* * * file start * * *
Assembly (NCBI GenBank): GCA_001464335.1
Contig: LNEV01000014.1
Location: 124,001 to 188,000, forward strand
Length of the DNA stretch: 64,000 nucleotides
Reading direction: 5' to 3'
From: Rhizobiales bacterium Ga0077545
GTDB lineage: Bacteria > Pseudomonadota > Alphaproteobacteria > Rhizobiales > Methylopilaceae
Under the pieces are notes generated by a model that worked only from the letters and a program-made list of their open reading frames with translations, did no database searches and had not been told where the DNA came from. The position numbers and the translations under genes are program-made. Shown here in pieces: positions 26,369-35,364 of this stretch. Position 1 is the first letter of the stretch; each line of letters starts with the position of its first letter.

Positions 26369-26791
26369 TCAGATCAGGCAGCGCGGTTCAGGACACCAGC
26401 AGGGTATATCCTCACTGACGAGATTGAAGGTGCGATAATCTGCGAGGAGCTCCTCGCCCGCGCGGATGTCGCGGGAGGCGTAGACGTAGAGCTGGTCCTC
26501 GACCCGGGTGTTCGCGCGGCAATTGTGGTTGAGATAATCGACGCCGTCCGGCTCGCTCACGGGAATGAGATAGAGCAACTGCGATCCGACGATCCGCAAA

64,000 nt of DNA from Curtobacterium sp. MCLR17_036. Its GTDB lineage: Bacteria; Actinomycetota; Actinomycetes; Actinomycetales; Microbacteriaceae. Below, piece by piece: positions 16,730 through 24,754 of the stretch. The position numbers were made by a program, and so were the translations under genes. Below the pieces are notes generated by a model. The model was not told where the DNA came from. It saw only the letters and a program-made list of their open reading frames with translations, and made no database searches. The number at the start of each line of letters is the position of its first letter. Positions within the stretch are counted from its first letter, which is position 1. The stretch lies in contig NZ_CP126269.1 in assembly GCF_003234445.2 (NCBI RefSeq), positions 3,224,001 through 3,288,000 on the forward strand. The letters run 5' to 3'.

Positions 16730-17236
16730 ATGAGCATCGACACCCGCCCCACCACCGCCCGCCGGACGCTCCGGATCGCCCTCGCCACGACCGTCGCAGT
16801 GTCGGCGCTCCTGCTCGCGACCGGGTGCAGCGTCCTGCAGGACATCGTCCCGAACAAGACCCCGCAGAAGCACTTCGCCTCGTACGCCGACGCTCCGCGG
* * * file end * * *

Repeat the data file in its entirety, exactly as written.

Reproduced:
Assembly (NCBI GenBank): GCA_001464335.1
Contig: LNEV01000014.1
Location: 124,001 to 188,000, forward strand
Length of the DNA stretch: 64,000 nucleotides
Reading direction: 5' to 3'
From: Rhizobiales bacterium Ga0077545
GTDB lineage: Bacteria > Pseudomonadota > Alphaproteobacteria > Rhizobiales > Methylopilaceae
Under the pieces are notes generated by a model that worked only from the letters and a program-made list of their open reading frames with translations, did no database searches and had not been told where the DNA came from. The position numbers and the translations under genes are program-made. Shown here in pieces: positions 26,369-35,364 of this stretch. Position 1 is the first letter of the stretch; each line of letters starts with the position of its first letter.

Positions 26369-26791
26369 TCAGATCAGGCAGCGCGGTTCAGGACACCAGC
26401 AGGGTATATCCTCACTGACGAGATTGAAGGTGCGATAATCTGCGAGGAGCTCCTCGCCCGCGCGGATGTCGCGGGAGGCGTAGACGTAGAGCTGGTCCTC
26501 GACCCGGGTGTTCGCGCGGCAATTGTGGTTGAGATAATCGACGCCGTCCGGCTCGCTCACGGGAATGAGATAGAGCAACTGCGATCCGACGATCCGCAAA

64,000 nt of DNA from Curtobacterium sp. MCLR17_036. Its GTDB lineage: Bacteria; Actinomycetota; Actinomycetes; Actinomycetales; Microbacteriaceae. Below, piece by piece: positions 16,730 through 24,754 of the stretch. The position numbers were made by a program, and so were the translations under genes. Below the pieces are notes generated by a model. The model was not told where the DNA came from. It saw only the letters and a program-made list of their open reading frames with translations, and made no database searches. The number at the start of each line of letters is the position of its first letter. Positions within the stretch are counted from its first letter, which is position 1. The stretch lies in contig NZ_CP126269.1 in assembly GCF_003234445.2 (NCBI RefSeq), positions 3,224,001 through 3,288,000 on the forward strand. The letters run 5' to 3'.

Positions 16730-17236
16730 ATGAGCATCGACACCCGCCCCACCACCGCCCGCCGGACGCTCCGGATCGCCCTCGCCACGACCGTCGCAGT
16801 GTCGGCGCTCCTGCTCGCGACCGGGTGCAGCGTCCTGCAGGACATCGTCCCGAACAAGACCCCGCAGAAGCACTTCGCCTCGTACGCCGACGCTCCGCGG